Ruddy s hinge has this relief with the chamfer along the narrower edge.

- Kazooman
Ezakly
 

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Discussion Starter · #18 ·
Kazooman, Yes, that is true, but the difference in the distances will be so minimal that there will be room to swing the back corner through. It is a lipped box we are discussing so by necessity there must be a seam around the sides, and that seam has to be at least a tiny bit wider towards the back.

The sketch-up Jerry posted wasn't representative of the situation (in my opinion). I think using Sketch-up has it's place, but it can stunt peoples creativity, which is the case here.

Here are some example pictures from scrap. The difference from the pivot point to the corner is less than inch and the height and off center of the pivot makes the plane difference almost non-existent.





 

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Kazooman, Yes, that is true, but the difference in the distances will be so minimal that there will be room to swing the back corner through. It is a lipped box we are discussing so by necessity there must be a seam around the sides, and that seam has to be at least a tiny bit wider towards the back.
Dan, it may seem minimal to you, but it's unacceptable for me. I want a box with no seam whatsoever showing, and that means that it can't pivot without binding. It's just a fact.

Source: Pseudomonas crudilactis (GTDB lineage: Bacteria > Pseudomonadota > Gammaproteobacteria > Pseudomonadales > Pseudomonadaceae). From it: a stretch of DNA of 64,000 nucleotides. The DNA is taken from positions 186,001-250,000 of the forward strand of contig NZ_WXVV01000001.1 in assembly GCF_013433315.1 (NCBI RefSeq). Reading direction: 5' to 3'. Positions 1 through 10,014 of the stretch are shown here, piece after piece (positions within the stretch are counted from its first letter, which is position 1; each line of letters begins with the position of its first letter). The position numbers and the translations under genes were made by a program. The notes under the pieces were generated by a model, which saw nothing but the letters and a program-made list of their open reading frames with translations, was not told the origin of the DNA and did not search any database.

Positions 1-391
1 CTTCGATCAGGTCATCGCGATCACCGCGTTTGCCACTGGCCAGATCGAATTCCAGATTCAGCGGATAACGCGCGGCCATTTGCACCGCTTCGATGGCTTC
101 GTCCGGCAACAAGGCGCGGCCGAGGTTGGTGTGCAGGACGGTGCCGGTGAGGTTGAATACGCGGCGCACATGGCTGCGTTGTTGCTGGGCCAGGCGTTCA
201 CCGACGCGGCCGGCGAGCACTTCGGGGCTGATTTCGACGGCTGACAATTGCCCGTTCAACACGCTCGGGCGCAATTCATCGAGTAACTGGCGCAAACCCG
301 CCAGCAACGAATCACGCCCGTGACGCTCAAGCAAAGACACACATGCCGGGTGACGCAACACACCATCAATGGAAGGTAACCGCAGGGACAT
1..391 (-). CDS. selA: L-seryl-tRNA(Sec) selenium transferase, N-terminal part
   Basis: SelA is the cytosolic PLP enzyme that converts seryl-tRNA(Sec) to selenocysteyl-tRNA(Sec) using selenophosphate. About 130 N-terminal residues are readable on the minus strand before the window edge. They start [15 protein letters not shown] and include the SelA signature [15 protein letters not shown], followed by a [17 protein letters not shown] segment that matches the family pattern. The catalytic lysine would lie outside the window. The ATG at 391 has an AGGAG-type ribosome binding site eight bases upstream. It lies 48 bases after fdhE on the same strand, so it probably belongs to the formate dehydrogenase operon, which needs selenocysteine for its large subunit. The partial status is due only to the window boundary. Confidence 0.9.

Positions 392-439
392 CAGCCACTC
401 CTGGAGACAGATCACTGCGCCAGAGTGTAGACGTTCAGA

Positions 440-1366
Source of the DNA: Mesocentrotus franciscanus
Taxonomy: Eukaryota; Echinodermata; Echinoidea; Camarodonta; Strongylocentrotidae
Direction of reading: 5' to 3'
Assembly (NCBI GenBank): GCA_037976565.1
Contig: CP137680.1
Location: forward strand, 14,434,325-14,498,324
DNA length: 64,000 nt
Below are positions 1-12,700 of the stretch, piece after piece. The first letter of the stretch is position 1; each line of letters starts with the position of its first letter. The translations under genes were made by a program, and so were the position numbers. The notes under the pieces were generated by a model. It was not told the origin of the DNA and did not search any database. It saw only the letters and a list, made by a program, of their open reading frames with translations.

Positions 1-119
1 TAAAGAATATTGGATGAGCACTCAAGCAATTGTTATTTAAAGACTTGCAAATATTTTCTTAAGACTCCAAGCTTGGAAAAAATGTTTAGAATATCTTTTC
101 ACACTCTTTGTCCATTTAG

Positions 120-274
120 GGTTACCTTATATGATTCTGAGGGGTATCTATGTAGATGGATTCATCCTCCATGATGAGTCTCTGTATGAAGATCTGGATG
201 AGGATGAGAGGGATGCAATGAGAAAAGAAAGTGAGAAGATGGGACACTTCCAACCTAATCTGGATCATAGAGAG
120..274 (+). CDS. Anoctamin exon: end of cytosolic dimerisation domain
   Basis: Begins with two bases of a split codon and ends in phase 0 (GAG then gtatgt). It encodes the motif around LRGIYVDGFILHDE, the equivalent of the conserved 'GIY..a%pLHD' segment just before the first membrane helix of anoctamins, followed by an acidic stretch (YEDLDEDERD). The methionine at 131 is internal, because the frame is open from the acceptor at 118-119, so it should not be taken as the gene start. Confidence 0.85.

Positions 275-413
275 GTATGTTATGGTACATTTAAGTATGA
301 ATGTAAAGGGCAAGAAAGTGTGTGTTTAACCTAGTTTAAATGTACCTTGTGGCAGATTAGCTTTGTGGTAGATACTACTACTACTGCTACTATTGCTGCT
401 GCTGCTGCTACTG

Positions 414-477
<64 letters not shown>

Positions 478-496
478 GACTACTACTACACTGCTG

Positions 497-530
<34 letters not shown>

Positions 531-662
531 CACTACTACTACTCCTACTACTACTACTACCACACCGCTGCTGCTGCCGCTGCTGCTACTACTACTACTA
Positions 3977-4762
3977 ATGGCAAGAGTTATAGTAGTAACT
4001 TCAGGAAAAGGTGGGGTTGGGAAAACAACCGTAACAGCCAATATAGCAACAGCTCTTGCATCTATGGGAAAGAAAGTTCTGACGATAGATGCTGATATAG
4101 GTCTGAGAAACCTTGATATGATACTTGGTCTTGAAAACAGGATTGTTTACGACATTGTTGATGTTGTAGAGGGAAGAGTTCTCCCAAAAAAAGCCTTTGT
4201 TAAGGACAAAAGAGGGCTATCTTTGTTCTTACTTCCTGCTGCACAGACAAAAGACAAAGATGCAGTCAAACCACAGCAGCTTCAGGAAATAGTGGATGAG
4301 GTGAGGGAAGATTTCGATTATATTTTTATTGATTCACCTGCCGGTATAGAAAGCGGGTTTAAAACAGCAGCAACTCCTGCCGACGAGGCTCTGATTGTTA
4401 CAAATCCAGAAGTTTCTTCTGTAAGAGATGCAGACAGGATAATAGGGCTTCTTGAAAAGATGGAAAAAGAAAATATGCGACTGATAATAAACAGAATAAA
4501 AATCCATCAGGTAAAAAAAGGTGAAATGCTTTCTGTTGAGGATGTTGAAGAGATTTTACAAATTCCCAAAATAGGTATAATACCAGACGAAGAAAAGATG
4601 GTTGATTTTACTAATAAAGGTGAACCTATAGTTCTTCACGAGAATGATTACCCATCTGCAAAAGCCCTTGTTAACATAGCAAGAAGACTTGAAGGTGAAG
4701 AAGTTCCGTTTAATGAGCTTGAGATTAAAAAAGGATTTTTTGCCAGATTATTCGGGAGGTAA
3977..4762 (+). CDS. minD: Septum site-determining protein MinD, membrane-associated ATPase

The sketch-up Jerry posted wasn t representative of the situation (in my opinion).
The Sketchup model was taken directly from your idea to put the axle of the hinge above the top edge of the bottom of the box. It was not, by the way as you stated previously, dead center in all dimensions. I didn't bother to draw in an axle, but trust me when I tell you that the hinge pivot point was above the top ledge of the box bottom. Your thinking was that positioning the center of the hinge above the top edge would prevent the hinge from binding, but that is not the case. I have broken pieces in my shop right now that definitively prove that.

I think using Sketch-up has it s place, but it can stunt peoples creativity, which is the case here.
As far as my creativity being stunted, well after a lifetime of being a world class martial artist, a composer and musician, a graphic designer, website designer and developer, and 3D artist, I'm quite happy with my creativity, as are many, many other people. I simply prefer to work with my mind instead of wasting valuable resources with experimentation whenever possible.